US Postal mail rate hikes screw micro-publishers: Thanks, Time Warner!

Snip from "Going Postal," a feature by Callie Enlow in the New York Review of Magazines, on how a recent US Postal mail rate hike reportedly pushed-for by Time Warner is killing tiny 'zine publishers. (Note to the digital chirren: 'zines are like blogs on paper. They're what old people used to read before god gave us LiveJournal. Boing Boing once was one.)

Ben Scott had better things to do than listen to a bunch of little magazines
rant about their unreasonable postage bills. As the policy director of Free
, a group that specialized in fighting media concentration, he and 10
co-workers in Washington were wrapped up in defending internet
accessibility. But in late February 2007, Scott's phone started buzzing with
accusations from panicked publishers of small-circulation magazines. The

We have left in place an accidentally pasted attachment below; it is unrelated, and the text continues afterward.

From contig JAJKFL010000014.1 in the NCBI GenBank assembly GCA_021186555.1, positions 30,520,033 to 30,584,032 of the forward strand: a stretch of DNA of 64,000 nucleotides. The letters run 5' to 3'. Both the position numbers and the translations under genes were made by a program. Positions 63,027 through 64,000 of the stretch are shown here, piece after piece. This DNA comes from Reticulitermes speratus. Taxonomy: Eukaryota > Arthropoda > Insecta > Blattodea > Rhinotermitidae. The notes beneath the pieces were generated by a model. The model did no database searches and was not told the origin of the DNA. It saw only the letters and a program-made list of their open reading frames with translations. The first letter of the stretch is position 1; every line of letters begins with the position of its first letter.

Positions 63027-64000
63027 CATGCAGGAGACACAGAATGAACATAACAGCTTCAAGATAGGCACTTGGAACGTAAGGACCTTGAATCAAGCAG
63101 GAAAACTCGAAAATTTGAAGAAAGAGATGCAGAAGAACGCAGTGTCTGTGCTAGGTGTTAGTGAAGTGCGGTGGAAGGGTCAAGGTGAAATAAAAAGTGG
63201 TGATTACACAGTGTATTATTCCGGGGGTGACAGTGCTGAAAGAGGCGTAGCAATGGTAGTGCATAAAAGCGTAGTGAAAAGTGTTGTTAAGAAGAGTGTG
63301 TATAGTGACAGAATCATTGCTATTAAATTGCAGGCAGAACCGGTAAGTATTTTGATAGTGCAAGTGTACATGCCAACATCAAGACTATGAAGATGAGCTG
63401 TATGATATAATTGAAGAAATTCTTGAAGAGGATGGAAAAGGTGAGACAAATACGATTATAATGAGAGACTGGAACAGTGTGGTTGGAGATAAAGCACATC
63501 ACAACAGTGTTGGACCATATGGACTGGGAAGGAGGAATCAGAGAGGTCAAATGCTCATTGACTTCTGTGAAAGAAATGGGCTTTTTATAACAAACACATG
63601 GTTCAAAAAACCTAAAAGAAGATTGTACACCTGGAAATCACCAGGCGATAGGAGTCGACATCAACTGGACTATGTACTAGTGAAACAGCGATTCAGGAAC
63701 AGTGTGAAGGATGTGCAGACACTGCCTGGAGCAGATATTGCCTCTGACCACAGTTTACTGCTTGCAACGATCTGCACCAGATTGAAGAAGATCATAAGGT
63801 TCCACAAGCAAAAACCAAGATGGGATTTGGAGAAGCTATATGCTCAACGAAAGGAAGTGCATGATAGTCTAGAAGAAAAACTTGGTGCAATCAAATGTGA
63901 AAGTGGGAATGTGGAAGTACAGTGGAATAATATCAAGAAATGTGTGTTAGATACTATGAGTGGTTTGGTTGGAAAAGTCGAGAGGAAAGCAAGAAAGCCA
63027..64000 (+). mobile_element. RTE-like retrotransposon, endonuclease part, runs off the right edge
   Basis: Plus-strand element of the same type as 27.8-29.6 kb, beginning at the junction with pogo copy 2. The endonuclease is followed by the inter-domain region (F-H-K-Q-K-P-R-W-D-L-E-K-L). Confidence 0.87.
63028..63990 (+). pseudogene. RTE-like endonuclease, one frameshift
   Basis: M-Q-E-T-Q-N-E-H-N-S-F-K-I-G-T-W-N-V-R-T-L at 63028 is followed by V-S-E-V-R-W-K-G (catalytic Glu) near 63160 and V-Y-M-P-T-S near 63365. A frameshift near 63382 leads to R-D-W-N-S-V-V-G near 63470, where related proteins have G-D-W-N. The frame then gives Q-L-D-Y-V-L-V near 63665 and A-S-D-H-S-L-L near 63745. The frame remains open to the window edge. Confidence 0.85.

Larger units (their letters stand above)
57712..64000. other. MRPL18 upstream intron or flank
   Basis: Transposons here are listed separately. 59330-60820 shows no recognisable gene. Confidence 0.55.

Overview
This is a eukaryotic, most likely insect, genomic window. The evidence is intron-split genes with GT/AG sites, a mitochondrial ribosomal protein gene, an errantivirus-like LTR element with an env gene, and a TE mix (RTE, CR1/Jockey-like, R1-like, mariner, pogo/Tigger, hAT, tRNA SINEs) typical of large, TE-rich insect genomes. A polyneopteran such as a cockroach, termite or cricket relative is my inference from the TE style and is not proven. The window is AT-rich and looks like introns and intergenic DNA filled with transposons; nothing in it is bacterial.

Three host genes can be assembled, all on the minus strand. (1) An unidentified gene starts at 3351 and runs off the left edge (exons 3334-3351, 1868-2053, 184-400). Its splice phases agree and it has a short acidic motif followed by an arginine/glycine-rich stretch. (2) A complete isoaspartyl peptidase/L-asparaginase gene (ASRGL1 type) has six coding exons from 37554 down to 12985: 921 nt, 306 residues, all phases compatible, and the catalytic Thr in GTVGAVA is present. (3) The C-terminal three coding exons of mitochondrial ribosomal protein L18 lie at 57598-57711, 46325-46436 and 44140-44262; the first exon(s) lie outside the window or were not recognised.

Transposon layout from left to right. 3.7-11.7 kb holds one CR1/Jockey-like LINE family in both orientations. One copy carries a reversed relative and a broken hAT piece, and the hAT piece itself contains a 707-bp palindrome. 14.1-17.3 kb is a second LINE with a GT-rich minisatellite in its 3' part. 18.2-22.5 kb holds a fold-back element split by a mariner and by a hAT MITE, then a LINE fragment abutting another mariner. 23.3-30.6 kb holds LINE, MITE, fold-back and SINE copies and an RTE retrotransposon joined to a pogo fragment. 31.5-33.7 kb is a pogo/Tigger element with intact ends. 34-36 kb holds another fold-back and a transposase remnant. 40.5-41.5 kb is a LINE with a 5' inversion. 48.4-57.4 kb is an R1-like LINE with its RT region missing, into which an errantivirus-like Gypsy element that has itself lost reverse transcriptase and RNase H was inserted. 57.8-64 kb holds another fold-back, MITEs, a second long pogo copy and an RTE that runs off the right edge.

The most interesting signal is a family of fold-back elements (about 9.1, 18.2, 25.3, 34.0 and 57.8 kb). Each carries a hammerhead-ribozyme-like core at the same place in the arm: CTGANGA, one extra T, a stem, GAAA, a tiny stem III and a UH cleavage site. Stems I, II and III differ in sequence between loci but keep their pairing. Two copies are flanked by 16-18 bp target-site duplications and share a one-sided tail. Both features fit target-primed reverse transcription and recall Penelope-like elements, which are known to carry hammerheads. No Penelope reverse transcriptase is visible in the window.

United States Postal Service, they said, was hammering the last nail in the
coffin of independent publishing.

Periodicals with circulations of fewer than 250,000 (some with much
fewer–even in the hundreds) had just discovered that the rates they paid the
USPS for postage were about to skyrocket, and they had only eight business
days to dispute the proposed increase. While these independent publishers
had expected the rates to rise, they believed it would be by about 12
percent, which had been the USPS' own suggestion. However, during an arduous
10 months of hearings on postal rates in 2006, during which the
small-magazine community was conspicuously absent, the stakes changed

Instead of a simple markup, the entire rate system was overhauled, imposing
a cost-based structure on a branch of government originally established to
provide a public good, one that the Founding Fathers deemed vital to our
democratic society. The Postal System was built on the premise of promoting
the free flow of ideas by giving preferential treatment to their most common
method of conveyance: the printed pages of periodicals.

Of particular concern to Free Press was the discovery that the biggest force
behind the formula by which rates were to be increased was none other than
Time Warner, the largest magazine publisher in the United States, which had
been working overtime to influence the outcome of the hearings.

Link, illustration courtesy NYRM. (via Ned Sublette)